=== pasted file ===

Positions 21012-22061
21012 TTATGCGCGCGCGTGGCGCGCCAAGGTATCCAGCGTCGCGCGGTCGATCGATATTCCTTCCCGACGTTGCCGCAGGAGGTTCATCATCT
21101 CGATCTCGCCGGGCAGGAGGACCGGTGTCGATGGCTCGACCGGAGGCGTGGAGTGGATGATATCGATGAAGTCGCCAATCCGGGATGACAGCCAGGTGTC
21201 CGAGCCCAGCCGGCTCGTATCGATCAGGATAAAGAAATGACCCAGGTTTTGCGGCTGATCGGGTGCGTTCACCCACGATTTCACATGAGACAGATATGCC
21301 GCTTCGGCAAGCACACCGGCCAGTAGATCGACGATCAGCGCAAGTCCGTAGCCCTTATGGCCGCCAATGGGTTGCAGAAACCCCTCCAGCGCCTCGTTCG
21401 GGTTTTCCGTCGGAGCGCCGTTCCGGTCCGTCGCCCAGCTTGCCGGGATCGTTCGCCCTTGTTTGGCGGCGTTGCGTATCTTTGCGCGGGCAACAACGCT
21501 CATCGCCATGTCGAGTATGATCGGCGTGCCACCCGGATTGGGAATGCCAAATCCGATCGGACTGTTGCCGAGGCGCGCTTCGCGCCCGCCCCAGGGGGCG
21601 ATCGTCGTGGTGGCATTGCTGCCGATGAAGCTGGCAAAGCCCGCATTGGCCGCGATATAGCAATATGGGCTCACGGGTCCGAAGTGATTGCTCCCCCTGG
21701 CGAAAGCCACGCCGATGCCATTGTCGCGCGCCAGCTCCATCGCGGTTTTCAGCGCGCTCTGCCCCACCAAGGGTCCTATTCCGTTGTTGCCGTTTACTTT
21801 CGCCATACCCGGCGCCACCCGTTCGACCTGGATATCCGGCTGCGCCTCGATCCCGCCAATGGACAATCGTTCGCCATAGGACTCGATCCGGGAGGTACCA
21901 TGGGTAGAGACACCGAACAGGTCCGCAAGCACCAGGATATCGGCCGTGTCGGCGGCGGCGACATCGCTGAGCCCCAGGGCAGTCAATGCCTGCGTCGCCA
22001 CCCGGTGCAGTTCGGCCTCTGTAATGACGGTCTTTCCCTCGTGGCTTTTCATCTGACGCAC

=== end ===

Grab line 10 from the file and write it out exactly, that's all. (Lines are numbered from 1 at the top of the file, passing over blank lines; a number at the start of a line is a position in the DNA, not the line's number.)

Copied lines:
21801 CGCCATACCCGGCGCCACCCGTTCGACCTGGATATCCGGCTGCGCCTCGATCCCGCCAATGGACAATCGTTCGCCATAGGACTCGATCCGGGAGGTACCA